Queen’s funeral could plunge UK into ‘technical recession’: economic forecast – National

The death of Queen Elizabeth II could be the blow that sends the UK’s already strained economy into a ‘technical recession’, according to an economic projection, as some Canadians also sound the alarm about the effect of a national holiday on the companies of the country. .

The forecast follows economic data released earlier this week, which showed that UK gross domestic product (GDP) growth was weaker than expected in July.

With Britain’s economy already contracting in the second quarter of the year, another consecutive quarter of decline would plunge the country into a recession, according to the definitions of some economists.


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Researchers at Pantheon Macroeconomics said in a note to clients on Tuesday that they expected the Queen’s funeral bank holiday on September 19 to have another impact on Britain’s economy.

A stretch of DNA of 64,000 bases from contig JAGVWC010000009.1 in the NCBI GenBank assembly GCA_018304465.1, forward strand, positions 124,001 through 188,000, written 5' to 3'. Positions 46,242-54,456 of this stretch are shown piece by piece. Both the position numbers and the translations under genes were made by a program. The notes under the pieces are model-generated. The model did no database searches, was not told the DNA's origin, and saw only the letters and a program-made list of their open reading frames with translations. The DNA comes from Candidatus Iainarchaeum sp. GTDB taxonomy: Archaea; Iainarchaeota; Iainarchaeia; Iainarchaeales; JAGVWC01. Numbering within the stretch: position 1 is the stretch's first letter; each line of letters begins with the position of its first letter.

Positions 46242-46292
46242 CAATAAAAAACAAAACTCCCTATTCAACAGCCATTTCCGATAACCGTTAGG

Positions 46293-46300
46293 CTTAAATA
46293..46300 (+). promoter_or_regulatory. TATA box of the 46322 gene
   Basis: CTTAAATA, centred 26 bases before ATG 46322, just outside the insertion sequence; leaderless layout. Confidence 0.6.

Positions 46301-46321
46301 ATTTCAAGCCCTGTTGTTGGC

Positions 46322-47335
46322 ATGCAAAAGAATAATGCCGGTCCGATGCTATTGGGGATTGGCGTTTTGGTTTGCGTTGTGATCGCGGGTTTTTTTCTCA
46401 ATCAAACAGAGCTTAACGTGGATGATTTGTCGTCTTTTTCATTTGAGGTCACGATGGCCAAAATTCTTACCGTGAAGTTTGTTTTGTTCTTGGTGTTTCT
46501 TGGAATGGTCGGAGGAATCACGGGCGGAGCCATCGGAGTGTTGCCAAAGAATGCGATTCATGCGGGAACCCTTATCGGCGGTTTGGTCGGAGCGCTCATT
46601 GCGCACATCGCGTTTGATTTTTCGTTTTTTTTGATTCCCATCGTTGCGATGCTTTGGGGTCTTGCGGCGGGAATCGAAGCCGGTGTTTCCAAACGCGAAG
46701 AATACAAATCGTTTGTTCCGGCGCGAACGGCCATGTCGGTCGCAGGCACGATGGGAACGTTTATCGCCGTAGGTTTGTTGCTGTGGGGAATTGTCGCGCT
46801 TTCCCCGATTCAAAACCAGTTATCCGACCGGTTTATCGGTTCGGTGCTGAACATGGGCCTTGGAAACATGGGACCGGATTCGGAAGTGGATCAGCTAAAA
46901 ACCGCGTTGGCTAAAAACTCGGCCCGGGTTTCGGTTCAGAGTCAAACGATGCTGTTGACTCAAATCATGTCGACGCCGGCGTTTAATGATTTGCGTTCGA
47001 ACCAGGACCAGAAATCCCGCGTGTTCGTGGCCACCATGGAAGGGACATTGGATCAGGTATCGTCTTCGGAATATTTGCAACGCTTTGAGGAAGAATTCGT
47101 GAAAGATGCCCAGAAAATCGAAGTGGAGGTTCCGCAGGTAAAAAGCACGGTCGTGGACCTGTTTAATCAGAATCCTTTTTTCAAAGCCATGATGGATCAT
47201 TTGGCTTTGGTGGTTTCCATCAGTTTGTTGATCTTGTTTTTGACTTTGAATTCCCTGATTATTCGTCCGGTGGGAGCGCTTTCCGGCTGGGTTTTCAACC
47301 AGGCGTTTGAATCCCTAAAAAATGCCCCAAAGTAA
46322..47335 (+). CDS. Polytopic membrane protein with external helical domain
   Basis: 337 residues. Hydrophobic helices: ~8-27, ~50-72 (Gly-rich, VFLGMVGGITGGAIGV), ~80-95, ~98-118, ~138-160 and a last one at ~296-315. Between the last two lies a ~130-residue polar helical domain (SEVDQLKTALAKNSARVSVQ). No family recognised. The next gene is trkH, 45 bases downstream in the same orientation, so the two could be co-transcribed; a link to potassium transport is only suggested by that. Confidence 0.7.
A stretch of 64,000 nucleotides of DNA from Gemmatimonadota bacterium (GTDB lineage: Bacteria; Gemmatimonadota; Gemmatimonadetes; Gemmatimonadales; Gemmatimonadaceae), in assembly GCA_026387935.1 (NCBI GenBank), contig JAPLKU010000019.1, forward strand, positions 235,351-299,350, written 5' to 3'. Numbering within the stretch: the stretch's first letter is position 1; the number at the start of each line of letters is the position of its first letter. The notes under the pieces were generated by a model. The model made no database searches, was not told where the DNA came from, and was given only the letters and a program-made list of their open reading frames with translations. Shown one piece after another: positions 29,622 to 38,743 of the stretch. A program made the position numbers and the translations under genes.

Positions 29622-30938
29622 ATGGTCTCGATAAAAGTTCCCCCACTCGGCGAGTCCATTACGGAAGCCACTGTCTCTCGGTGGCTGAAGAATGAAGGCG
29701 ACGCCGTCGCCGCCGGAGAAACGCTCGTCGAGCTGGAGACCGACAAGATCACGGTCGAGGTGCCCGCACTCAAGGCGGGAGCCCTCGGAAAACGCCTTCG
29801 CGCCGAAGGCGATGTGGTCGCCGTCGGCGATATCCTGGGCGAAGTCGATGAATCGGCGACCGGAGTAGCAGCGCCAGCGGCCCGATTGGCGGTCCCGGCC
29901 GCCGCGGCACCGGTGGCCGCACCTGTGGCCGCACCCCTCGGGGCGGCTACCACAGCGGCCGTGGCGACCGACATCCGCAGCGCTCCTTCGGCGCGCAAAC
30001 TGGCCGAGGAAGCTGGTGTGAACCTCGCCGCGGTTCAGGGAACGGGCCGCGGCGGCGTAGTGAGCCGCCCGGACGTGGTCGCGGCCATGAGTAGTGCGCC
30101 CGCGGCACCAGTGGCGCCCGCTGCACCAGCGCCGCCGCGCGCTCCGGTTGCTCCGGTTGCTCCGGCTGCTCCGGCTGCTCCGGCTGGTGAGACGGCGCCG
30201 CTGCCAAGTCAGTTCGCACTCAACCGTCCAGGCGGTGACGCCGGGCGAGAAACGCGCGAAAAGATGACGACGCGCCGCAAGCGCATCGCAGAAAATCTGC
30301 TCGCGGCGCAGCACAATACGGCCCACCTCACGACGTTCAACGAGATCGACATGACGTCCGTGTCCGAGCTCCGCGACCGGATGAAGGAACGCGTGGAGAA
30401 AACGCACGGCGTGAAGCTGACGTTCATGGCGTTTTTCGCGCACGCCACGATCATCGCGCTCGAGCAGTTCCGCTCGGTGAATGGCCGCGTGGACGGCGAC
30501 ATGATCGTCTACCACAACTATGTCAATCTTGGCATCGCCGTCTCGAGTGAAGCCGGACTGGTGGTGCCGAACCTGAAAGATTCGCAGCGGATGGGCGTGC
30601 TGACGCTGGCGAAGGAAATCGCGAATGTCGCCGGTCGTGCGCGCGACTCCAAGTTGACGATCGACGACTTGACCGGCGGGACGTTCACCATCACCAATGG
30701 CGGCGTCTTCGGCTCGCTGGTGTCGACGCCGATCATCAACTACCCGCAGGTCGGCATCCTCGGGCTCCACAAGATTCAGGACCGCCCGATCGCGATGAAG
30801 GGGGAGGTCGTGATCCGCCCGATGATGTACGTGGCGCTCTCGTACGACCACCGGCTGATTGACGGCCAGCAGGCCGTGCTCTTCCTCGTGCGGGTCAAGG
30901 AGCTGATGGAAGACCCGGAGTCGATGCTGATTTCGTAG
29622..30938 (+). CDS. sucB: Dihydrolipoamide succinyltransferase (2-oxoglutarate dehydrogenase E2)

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Specifically, the projection calls for September GDP to fall 0.2% from where it would have been following the holidays, which will see shops and restaurants close as the country mourns the loss of its longest-reigning monarch.

‘Following the announcement of an additional bank holiday for the Queen’s funeral this month, it is very finely balanced on whether GDP falls again on a quarterly basis… resulting in a technical recession’ , suggests the Pantheon note.


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Trudeau announces that Canada will have a national holiday to mark the death of Queen Elizabeth II